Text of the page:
Ending the EAC Tail Chase
An Unbiased EAC Predictor using Progress Metrics
Earned Value Management & Hardware Track
The world of EVM has traditionally produced results that are unreliable – specifically, traditional EAC predictions are biased low; they are “in a tail chase.” Many papers (by Christensen and others) show that all standard CPI and SPI-based EAC predictions are in essence lower bounds. While producing estimates for a customer whose EACs have traditionally tail-chased from start to finish, the authors stumbled upon a method of that takes into account the performance of completed programs of a similar nature. In addition to correcting the lag in EACs, this method constructs a curve from which the expected work complete at any point of progress can be extrapolated. Although this method is new, it has already shown itself to be quite useful. Specifically, the ability to create a production curve for units before they are built has several major implications: (1) Productivity can be tracked in real time; (2) The effect of productivity shifts can be quantified; and (3) Overruns due to specific events (work stoppages, natural disasters, fires, etc.) can be isolated and costed for insurance purposes or as the basis for a Request for Equitable Adjustment (REA).
This paper will outline the methodology and show that first it is statistical, and thus testable, second, but perhaps most importantly, is unbiased, and third has a rapidly diminishing standard error of the estimate (SEE). While traditional methods do not have an SEE and so comparisons are difficult, we believe that the community will agree that the SEE of the method is better than the error experienced in traditional methods. The only shortcoming of the method is that it depends upon a reliable, repeatable progressing method and thus has somewhat limited use.
Eric Druker graduated from the College of William and Mary with a B.S. in Applied Mathematics in 2005 concentrating in both Operations Research and Probability & Statistics and a minor in Economics. Over the past two years he has been employed by Northrop Grumman as an Operations Research Analyst. He performs cost and risk analysis on several programs within both the Intelligence and DoD communities. Mr. Druker has also worked on high profile projects such as the Virginia Information Technology Agency and the United States Army Corps of Engineers (USACE) proposals. He was a recipient of the 2005 NGIT President’s award for his work on several high profile Independent Cost Evaluations during which he helped to develop the risk process currently used by NGIT’s ICE teams. He has also performed decision tree analysis for NG Corporate law and built models for Hurricane Katrina Impact Studies and Schedule/Cost Growth determination.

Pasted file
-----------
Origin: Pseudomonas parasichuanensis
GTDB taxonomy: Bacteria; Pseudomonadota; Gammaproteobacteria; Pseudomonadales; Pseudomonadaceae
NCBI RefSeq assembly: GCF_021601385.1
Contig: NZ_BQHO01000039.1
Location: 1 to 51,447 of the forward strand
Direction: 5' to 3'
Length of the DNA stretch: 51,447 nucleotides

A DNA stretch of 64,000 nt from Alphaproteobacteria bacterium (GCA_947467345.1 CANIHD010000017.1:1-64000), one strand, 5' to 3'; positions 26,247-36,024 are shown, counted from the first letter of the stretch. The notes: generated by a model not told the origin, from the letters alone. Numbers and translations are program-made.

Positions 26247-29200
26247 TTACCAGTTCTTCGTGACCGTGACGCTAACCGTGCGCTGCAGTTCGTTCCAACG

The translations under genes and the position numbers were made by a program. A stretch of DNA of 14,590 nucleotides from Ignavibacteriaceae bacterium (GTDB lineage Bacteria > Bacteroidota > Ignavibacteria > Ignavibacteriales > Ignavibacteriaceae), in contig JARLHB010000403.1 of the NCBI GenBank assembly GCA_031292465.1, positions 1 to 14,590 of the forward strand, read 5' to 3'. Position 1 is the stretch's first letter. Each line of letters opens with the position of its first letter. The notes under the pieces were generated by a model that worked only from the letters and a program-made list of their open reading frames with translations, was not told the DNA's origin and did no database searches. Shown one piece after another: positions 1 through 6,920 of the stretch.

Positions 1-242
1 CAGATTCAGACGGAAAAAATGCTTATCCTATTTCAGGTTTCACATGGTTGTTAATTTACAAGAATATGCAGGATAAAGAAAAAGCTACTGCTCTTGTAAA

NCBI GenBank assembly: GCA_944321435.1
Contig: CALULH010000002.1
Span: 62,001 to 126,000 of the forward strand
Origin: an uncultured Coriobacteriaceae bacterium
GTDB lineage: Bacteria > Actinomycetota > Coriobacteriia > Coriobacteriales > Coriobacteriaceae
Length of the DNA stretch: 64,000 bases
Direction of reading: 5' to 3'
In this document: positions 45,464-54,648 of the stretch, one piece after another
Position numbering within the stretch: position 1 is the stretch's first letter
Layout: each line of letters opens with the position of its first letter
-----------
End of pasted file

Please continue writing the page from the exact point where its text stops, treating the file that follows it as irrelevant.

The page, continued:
Richard L. Coleman is a 1968 Naval Academy graduate, received an M. S. with Distinction from the U. S. Naval Postgraduate School and retired from active duty as a Captain, USN, in 1993. His service included tours as Commanding Officer of USS Dewey (DDG 45), and as Director, Naval Center for Cost Analysis. He has worked extensively in cost, CAIV, and risk for the Missile Defence Agency (MDA), Navy ARO, the intelligence community, NAVAIR, and the DD(X) Design Agent team. He has supported numerous ship programs including DD(X), the DDG 51 class, Deepwater, LHD 8 and LHA 6, the LPD 17 class, Virginia class submarines, CNN 77, and CVN 21. He was recently appointed as the Director of the Cost and Price Analysis Center of Excellence and conducts Independent Cost Evaluations on Northrop Grumman programs. He has more than 50 professional papers to his credit, including five ISPA/SCEA and SCEA Best Paper Awards and two ADoDCAS Outstanding Contributed Papers. He was a senior reviewer for all the SCEA CostPROF modules and lead author of the Risk Module. He served as Regional and National Vice President of SCEA.
Jeff Jaekle – Graduated from William and Mary in May of 2006 with a B.A. in Economics and a minor in government. In June of 2006, Jeff joined Northrop Grumman as an operations researcher performing cost analysis for the National Geospatial-Intelligence Agency (NGA). Mr. Jaekle has performed research for the Air force
(AFCAA) and worked on cost analysis for the Virginia Information Technology Agency (VITA). He also works on a team conducting Independent Cost Proposal Evaluations throughout Northrop Grumman.
Elisabeth Boyadjis- Graduated from The College of William and Mary in May 2006 with a double major in Economics and Women’s Studies. She joined the Northrop Grumman team in June 2006 as an operations researcher and began performing program analysis for cost and risk studies in support of the National Geospatial Intelligence Agency (NGA) and the Virginia Information Technology Agency (VITA). Ms. Boyadjis is currently working on-site supporting the Air Force Cost Analysis Agency (AFCAA) where she has conducted EVM and cost analysis on several major contracts.